I’m Not Impressed By The Republican Campaigns

Over the past several months, I’ve been watching the Republicans running for their party’s nomination to be the  presidential candidate.   I’ve pointed out in past postings here and elsewhere the lack of intellectual rigor, the inability to propose anything resembling a coherent program to address the nation’s problems, and the blatant pandering to the most racist elements.  All of which are disturbing, even infuriating.   But I understand it, even if I don’t like it.  In a primary, there often is that sort of pandering to the core base of a party, and right now, that is the core base.   But what causes me to be really unimpressed by the Republican field is not that.  It’s the lack of professionalism in their campaigns.  If there is one indicator of how much trouble the Republican Party is in, it’s that.

What do I mean by this?  Consider that through the ’80’s and well into the last decade, the Republicans had a fearsome ability to run campaigns.   One didn’t have to like it to admit that.  They were very good at grooming their candidate, focusing on message, and getting elections won.    They could take relatively unimpressive candidates – and let’s face it, George W. Bush was far from spectacular – and get them across the finish line.

But in looking at this cycle, I see something different.   While various candidates have had “buzz” within the party ranks at various times, their campaigns resembled more a local elementary school play than a Broadway production.   Candidates were caught unprepared for the media spotlight, they couldn’t enunciate a clear view of what they wanted to do, and frequently seemed to be caught out by predictable issues.   For example, Mitt Romney was unprepared for questions about his tax returns – and in particular his failure to release them.   Tax return releases have been standard for a generation, so any failure to do so would be questioned.   But he was caught flat-footed by it.

That’s just one example of many.  Rick Perry being unable to handle debates,  Michele Bachmann unable to answer questions about how her past statements about being submissive to her husband would impact her as President, Ron Paul not thinking that past newsletters under his name would be a problem, and Newt not thinking his lobbying for  working as a historian for Freddie Mac would be brought up, are just a quick sampling.

I’m not a campaign professional, but I have observed a lot of campaigns over my life, and that’s why I had certain expectations.   I expected that a candidate would be aware of the obvious pitfalls around them.  That they would have done “opposition research” on themselves, and made preparations to deal with any negatives when they arise – and they will.  If it’s not the press, it’ll be your opponents who will bring them up.   I expected that candidates would have a set of “stump speeches” and “position papers” which they’ll have thoroughly memorized.  I expected that candidates would have practiced debating.  It’s what I’m used to seeing from “seasoned politicians,”  and let’s be honest here, with the exception of Herman Cain, none of the Republican candidates were “inexperienced” at running for office.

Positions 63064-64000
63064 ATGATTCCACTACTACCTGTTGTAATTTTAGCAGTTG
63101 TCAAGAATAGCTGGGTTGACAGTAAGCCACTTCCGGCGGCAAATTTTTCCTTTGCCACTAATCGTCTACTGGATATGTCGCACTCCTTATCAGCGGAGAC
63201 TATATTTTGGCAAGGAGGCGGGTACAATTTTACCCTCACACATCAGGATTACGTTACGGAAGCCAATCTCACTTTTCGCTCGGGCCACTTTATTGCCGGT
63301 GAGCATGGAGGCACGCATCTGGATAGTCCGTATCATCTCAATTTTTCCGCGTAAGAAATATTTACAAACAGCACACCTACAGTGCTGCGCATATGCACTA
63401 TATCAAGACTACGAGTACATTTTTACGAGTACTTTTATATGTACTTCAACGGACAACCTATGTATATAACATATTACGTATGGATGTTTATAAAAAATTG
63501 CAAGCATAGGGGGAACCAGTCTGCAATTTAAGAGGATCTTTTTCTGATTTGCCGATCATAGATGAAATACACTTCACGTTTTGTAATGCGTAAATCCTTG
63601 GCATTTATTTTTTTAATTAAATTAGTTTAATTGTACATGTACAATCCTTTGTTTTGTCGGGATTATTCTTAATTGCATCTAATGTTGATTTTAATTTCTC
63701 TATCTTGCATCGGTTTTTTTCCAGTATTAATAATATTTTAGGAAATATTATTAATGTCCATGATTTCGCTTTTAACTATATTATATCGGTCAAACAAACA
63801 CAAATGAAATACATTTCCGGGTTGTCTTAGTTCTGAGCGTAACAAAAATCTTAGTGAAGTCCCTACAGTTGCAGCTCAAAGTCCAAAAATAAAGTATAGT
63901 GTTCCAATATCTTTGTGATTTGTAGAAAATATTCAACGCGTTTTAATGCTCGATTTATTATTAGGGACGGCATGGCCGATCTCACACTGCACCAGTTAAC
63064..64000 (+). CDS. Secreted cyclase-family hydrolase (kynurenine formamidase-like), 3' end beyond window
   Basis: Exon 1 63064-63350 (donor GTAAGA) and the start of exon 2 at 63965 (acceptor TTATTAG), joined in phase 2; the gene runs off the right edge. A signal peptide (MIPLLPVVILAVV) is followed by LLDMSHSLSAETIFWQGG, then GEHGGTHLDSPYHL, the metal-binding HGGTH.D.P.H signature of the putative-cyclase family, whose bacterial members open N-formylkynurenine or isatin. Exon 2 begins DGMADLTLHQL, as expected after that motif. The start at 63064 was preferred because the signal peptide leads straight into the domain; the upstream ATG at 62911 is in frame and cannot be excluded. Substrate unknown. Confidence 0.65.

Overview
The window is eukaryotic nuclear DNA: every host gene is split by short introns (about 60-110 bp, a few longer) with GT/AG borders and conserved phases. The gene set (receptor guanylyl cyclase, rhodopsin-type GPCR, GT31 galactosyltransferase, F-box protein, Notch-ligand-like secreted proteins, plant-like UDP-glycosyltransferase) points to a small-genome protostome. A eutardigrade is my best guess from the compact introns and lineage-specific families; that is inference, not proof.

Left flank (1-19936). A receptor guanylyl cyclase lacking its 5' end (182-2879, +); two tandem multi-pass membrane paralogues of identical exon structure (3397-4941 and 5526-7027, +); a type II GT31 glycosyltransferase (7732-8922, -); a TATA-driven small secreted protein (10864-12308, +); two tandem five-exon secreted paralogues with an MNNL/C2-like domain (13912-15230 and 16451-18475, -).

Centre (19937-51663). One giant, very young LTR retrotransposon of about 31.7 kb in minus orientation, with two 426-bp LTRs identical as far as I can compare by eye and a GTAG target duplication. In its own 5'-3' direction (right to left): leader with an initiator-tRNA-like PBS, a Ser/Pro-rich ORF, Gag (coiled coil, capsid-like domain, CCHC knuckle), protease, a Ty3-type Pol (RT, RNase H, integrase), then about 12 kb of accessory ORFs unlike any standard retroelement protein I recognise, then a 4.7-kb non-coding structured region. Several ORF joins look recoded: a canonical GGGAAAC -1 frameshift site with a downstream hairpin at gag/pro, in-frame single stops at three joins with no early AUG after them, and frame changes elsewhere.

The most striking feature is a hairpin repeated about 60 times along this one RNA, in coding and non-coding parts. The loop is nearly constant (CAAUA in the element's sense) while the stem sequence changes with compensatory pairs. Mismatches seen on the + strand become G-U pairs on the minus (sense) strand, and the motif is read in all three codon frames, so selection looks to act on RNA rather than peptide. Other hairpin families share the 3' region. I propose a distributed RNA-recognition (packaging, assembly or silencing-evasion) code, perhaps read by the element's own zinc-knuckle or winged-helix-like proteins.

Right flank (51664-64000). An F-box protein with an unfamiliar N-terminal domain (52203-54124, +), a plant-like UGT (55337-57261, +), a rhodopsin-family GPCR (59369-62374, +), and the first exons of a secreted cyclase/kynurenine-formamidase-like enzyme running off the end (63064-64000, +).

But that’s exactly what I haven’t seen from this cycle’s crop of candidates.  I’m not talking about being blindsided by something unknown, or having a world or national event change the dynamic.  Sure, that can – and does – happen, and you get an idea of how a candidate handles adversity from that.  What I’m talking about is the “standard stuff,” the things you can see coming from a mile away.  Every single one of them seems to have given no thought to the realities of a presidential campaign, and failed to hire – or failed to listen to – campaign professionals on their side.  The overall impression is that it’s like looking at a reprise of the old “Hey!  Let’s put on a show!” only instead of that, it was “Hey! Let’s run for president!”   Since this isn’t a movie, the results were not good.

But I said in the opening paragraph that it was an indicator of how much trouble the Republican Party was in.  The reason I said that is that in the past, campaigns have been able to appeal to enough of the bases inside the Republican party – and yes, every party has multiple ones  – to form a coalition they take into the general election.  We’re not seeing that this time around, we’re seeing a splintering effect, urged on in many ways by the campaigns themselves.    The lack of professionalism in the campaigns says volumes about the quality of candidates – and the lack of a coherent strategy – that the Republican Party is able to attract.   The 2010 election may well turn out to be the “last gasp” of the party we knew, where they traded their long-term prospects for a short term gain.  The Republican Party that comes out of this election looks to be a lot smaller than it was before.



Filed under Politics

20 responses to “I’m Not Impressed By The Republican Campaigns

  1. sjterrid

    Excellent analysis, Norbrook. I think that most of their candidates really aren’t interested in becoming president, they are only running to make as much money as they can.